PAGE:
The world of tequila operates, to a large extent, in the shadows. The basics are known: Agave tequilana (aka Blue Webar Agave) is harvested and cooked, the juice is extracted and distilled, and the result is tequila. But, as always, the devil is in the details.
There are many spirits companies that utilize production methods that are not only not evenly remotely traditional (despite their frequent claims), but they can even be damaging, both to the agave ecosystem and to the environment. And the resulting product often resembles true tequila is only a casual fashion.
As a result, I have put together a list of recommended tequilas. These are brands that use either traditional methods, or reasonable modern versions of them. (For example, they may use a stainless steel autoclave rather than a clay horno to steam the agave.)
In most cases, that means these are made by smaller companies, and thus their products may be harder to find and/or more expensive. But I think you’ll find that the effort is worth it.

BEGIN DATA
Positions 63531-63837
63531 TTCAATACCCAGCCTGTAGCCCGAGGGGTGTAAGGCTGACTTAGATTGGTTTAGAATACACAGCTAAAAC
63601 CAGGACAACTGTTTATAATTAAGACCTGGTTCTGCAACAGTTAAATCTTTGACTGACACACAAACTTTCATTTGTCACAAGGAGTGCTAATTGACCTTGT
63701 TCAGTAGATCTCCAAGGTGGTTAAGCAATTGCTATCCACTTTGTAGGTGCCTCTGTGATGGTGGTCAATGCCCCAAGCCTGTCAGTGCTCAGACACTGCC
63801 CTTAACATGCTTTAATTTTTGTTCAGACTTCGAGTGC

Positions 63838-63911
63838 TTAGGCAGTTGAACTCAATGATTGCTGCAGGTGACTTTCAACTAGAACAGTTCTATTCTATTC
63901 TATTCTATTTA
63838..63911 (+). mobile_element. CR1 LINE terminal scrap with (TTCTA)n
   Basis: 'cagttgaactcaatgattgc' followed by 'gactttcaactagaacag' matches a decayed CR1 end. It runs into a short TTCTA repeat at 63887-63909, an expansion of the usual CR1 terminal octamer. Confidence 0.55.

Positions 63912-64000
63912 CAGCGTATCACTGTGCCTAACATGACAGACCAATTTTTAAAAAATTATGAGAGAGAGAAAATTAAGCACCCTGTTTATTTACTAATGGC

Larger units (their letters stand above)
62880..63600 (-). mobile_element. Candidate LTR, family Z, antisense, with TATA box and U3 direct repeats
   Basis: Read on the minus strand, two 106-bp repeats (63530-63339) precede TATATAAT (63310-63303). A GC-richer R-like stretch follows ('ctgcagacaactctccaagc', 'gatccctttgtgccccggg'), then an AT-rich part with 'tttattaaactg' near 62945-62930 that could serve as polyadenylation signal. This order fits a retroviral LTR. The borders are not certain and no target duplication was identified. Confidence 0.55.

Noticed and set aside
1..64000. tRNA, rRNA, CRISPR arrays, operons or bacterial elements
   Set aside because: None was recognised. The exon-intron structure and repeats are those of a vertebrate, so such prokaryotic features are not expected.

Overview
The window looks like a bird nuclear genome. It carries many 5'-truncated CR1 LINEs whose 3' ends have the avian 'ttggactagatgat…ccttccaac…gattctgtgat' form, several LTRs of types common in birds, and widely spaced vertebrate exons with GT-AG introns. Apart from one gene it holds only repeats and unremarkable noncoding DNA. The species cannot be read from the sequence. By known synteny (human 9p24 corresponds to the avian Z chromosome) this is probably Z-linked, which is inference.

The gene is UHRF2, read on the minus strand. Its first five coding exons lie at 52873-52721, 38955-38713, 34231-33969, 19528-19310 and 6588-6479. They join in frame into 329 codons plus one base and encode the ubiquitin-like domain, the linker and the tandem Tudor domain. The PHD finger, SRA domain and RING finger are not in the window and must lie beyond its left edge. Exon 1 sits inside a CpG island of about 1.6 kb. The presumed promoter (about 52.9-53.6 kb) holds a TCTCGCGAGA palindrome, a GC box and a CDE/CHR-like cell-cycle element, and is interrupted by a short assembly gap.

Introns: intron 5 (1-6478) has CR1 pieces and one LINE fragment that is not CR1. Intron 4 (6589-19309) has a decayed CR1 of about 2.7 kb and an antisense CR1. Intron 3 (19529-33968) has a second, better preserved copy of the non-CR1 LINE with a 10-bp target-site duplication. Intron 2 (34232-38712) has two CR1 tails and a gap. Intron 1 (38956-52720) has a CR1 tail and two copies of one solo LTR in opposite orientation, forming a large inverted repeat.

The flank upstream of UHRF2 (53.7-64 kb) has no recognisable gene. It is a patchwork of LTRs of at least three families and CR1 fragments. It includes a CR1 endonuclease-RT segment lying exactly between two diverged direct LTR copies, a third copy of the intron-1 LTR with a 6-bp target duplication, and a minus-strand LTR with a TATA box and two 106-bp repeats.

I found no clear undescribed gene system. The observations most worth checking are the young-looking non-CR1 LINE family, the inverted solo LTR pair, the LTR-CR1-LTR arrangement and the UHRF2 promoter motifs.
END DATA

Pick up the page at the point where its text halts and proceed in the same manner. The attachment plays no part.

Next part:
I have not tried all of these (yet) myself. Living in a state like Virginia that is very un-tequila-friendly makes it challenging. But all of the products on this list are regarded as being at least good by the tequila community, and most of them are held in high esteem.
If you purchase or drink any of the tequilas on this list, you can be sure that you are getting a high quality product that is either made in the traditional fashion, or at least replicates it using modern techniques that I, at least, consider acceptable. (And, above all else, responsibly made tequilas do not use a diffuser at any stage of production.)
Responsibly Made Tequilas
Siembra Azul/Siembra Valles
I would also like to list a few brands that have some questions about them, but are still, in my opinion, good products that I enjoy drinking.